Feld killed the call. As an embodied concept, as the prototype of a human being, Hunter Durrell was already dead.
There was a lot to be said for the big lake. The way sunlight at different angles changed the color of the water. The way it fed and frustrated the seagulls. The lift and drop of the waves. And the beach, of course. The sand was good for digging.
Late afternoon, Hunter left the beach and walked slowly back toward the hotel. Winter had relaxed its grip. The snow was mostly melted, leaving behind puzzle-piece islands that would not survive the week. Robins stood in the sunlit grass exuding a sense of expectation. In town, away from the lake, the wind was only breeze.
It was too early in the season for the ice cream shop on Plum Street to draw much custom, but as Hunter walked by there sat Prudence in a leatherette booth. She was eating a banana split and recognized him. He wished she hadn’t. He went inside.
“You look different, Hunter.”
She called him by his real name. Feld must have discarded it.
“I am different.”
In the months since Hunter had walked out of the Allen Forge Arms, he had gone to seed. He put on weight. He quit caring how he looked. Disheveled was his new normal. He needed to do his laundry more often.
“You want some ice cream?”
“No, thanks,” Hunter told her, but he sat down. A waitress brought him coffee he didn’t want.
“You dropped off the face of the earth,” Prudence said.
“I had my reasons.”
“You missed all the excitement.”
“Mr. Feld sold the company. He moved away, nobody knows where. The Feld era at Xaneria is a fading memory.”
The news should have stirred Hunter. It didn’t. His indifference was as big as Antarctica, and less likely to melt.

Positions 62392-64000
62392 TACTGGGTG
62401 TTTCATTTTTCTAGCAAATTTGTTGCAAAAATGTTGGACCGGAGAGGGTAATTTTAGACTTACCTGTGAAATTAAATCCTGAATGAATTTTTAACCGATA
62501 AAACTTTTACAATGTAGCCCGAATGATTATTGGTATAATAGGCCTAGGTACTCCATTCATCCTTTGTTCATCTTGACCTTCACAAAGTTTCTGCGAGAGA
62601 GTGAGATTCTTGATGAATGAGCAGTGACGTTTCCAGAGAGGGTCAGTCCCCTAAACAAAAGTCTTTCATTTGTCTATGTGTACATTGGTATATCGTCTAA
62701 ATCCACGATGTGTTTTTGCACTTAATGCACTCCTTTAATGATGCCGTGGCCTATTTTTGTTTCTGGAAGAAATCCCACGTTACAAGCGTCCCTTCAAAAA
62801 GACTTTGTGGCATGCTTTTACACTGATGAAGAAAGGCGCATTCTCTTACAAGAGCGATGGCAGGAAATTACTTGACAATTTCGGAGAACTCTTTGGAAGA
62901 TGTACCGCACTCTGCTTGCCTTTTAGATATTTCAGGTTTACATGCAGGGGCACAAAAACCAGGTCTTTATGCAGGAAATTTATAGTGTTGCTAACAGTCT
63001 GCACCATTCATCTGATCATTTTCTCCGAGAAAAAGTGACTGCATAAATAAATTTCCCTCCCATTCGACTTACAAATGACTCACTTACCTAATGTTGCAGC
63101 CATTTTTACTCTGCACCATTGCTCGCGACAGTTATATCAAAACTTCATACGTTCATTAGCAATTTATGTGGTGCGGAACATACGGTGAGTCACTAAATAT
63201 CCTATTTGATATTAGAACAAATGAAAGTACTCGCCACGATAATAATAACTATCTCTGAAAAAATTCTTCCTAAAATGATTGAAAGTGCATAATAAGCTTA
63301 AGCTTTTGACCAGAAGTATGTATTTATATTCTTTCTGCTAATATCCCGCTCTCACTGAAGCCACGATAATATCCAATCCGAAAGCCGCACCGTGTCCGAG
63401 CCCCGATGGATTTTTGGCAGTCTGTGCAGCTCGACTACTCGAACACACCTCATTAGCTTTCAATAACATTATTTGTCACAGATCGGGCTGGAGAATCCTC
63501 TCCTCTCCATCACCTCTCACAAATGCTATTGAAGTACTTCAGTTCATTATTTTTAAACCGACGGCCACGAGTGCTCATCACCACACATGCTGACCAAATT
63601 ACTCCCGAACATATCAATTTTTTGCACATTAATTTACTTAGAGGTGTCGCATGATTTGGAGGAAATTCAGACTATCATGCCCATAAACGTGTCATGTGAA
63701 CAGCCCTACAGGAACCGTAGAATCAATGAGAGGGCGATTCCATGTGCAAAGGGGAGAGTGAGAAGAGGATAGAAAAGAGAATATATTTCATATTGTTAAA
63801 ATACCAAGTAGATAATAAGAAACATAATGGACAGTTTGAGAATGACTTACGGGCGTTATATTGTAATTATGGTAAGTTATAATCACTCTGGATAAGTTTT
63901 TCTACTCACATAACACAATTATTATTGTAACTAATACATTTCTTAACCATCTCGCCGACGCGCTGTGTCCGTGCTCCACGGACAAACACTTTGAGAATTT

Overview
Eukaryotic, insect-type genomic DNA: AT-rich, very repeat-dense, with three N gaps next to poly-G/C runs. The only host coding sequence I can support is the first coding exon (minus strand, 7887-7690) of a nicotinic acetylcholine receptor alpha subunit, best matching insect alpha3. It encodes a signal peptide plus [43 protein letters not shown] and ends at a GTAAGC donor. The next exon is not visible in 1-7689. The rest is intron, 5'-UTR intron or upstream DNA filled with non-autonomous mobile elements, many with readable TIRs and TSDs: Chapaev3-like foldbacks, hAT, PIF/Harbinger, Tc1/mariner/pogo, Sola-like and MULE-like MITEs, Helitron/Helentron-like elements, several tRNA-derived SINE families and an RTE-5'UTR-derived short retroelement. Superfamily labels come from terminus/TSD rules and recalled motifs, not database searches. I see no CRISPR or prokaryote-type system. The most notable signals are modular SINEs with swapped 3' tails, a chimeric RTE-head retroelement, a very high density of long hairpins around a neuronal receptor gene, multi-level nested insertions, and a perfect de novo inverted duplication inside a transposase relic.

“What are you doing here?” he asked Prudence.
“The new management team encourages us to take leave. They’re big into work-life balance. We’re more productive that way. Hey, that girl you used to hang with, what was her name?”
Hunter shook his head. He had not been in touch with Nadine; his shame went too deep.
Prudence told him, “I saw her at Billy Flynn’s the other night.”
Was she alone? he wanted to ask but did not. He drank his coffee.
Under Xaneria’s new management, Prudence had improved. She was less sarcastic, and more self-aware. Her color scheme was more varied. Hunter told her it was good to see her, because it was. He walked back to the hotel.
Thanks to his bargains with Feld, he had enough cash in the bank to vegetate. At some point he would stop vegetating and begin drifting. Past that, he had no plan. For now, he liked the off-season ambience of the little town. He liked being close to the big lake. He kept reminding himself to do laundry.
A week after he saw Prudence, he was on the beach on a mild afternoon that had a sense of ease about it, a sense of play. Sandpipers scuttled, challenging the breaking waves. A dog ran after a young boy in old sneakers. Thin fast clouds made the shapes of wild animals. Hunter had picked up a small shovel at the hardware store. He was digging a hole high enough on the shore that the waves could not get at it.
As the hole went deeper, the job got tougher. He was deciding he needed to widen it before going any deeper when the boy with old sneakers brought his dog over and asked him what he was doing.
“Digging this hole.”
“How deep is it going to be?”
“Pretty deep, I think.”
“Okay if I dig for a while?”
He seemed to be a practical kid, more interested in digging than talking. He had an old-fashioned face with freckles and a quiescent expression suggesting he had never betrayed anybody, least of all himself.
Hunter told him, “The sand is packed pretty tight.”
Hunter handed him the shovel, and with his first strike at the sand the kid hit a stone. They both liked the sound of resistance it made against the blade. The dog ran off after birds it could not catch. The boy worked for a while, throwing himself into the job, not saying anything.
When he stopped for a breather he told Hunter, “I think it’s pretty deep now.”
Hunter nodded. His turn. He took the shovel from the boy and went back to work. He had a sense, now, that he was getting close to the bottom. It was a good feeling.
About Mark Jacobs
This new story by Mark Jacobs (Paraguay 1978-80) appears in the current issue of Talisman A Journal of Contemporary Poetry and Poetry. Mark was the winner of the 1998 Peace Corps Writers Maria Thomas Award for his novel Stone Cowboy. A former Foreign Service officer, he has published more than 100 stories in magazines including The Atlantic, The Southern Humanities Review, The Idaho Review, The Southern Review, and The Kenyon Review. His story “How Birds Communicate” won the Iowa Review Fiction Prize in 1998. His five books include three novels and two collections of short stories.